Having previously worked as a police officer in Baileyville, Ellsworth and Jonesport, Bishop then left law enforcement entirely for a time. When not working full-time in law enforcement, he helped to support himself by working as an electrician, according to former employers and court records, and also sought freelance security and investigative work through Wolf Security Services, his own one-man operation.

But nearly eight years later, Bishop was recertified as a police officer and got back into law enforcement when he was hired to work as a part-time patrol officer in Winter Harbor. He worked there from late February 2014 through mid October 2015 but was fired again — this time for reasons that have not been disclosed.

Danny Mitchell, Jr., chief of the Winter Harbor Police Department, worked with Bishop at the time under then-Chief Michael Walsh. In response to a recent Freedom of Access Act request for public documents in Bishop’s employment file, Mitchell confirmed that Bishop had been fired but declined to say why, saying that all the documents in Bishop’s file are confidential.

Bishop simply moved on, getting hired and resigning from a series of law enforcement jobs in eastern Maine over the next five years.

While he worked as a cop for Winter Harbor, he also worked part-time for the neighboring police department in Gouldsboro, from August 2014 to August 2015. After leaving those departments, he worked as a guard at Downeast Correctional Facility in Machiasport from October 2015 to May 2017. He then worked full time as a cop in Milbridge from October 2017 through August 2019 before leaving for the full-time patrol position in Calais that he resigned from in January, when he said in his resignation letter that he “decided to go out on top.”

Gun thefts

The nearly three dozen charges he faces include 24 counts of theft and receiving stolen property in connection with 16 specific guns, 15 of which police recovered when they searched his home on Feb. 5.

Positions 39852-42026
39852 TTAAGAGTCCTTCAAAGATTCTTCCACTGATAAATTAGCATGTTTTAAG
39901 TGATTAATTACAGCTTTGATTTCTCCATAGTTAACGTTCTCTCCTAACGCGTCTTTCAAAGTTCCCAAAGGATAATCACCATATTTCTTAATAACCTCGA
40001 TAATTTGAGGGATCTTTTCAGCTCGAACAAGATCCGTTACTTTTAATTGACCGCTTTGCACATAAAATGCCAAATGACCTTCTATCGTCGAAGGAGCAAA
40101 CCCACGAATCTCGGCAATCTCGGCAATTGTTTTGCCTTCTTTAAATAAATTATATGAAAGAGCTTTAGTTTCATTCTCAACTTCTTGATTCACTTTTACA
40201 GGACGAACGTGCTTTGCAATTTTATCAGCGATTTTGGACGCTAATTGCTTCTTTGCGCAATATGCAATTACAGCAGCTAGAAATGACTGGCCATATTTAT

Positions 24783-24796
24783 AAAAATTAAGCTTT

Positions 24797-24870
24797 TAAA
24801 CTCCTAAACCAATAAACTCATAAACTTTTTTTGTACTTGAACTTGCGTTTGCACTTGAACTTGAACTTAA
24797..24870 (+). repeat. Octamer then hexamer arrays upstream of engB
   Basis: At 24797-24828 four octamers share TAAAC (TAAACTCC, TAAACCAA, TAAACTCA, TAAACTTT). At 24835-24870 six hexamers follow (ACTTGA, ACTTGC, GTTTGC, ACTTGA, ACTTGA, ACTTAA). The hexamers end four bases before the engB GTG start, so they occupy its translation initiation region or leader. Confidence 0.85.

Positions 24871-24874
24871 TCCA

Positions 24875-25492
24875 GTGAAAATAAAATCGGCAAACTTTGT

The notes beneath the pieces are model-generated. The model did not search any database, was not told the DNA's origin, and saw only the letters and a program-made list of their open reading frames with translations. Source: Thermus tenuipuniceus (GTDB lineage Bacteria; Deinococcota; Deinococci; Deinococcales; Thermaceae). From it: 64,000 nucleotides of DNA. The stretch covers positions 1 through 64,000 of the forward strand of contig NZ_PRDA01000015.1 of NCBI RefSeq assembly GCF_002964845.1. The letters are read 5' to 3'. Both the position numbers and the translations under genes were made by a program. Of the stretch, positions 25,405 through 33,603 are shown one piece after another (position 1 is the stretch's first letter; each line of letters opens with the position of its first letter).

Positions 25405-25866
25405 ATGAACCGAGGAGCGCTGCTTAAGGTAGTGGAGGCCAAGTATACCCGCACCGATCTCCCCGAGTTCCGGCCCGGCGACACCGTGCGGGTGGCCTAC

Eight of the guns — three rifles, two old style black powder rifles, a shotgun, a revolver and a western-style pistol — were stolen from a Milbridge couple in April 2018, when Bishop worked for that town’s police department. Two others, both Glock pistols, were stolen from the Gouldsboro Police Department, and six other firearms were stolen from four other victims, according to Bishop’s indictment.

Jamie Denbow, 45, of Harrington — another former police officer who worked for several Down East law enforcement agencies — has been charged with one count of receiving stolen property in connection with an AR-15 rifle that Bishop is accused of stealing from the Milbridge couple, but which was not found at Bishop’s house. Denbow allegedly later sold the rifle to a state game warden who has not been publicly identified by law enforcement officials.

In all, Bishop is facing 29 Class B felony charges, each of which is punishable by up to 10 years in prison and a fine of up to $10,000, if he is convicted. Each of the four Class C felony charges filed against him carries a possible punishment of up to five years incarceration and a $5,000 fine, while each of the two Class D misdemeanors he faces is punishable by up to a year in prison and a $2,000 fine.

Bill Trotter

A news reporter in coastal Maine for more than 20 years, Bill Trotter writes about how the Atlantic Ocean and the state's iconic coastline help to shape the lives of coastal Maine residents and visitors....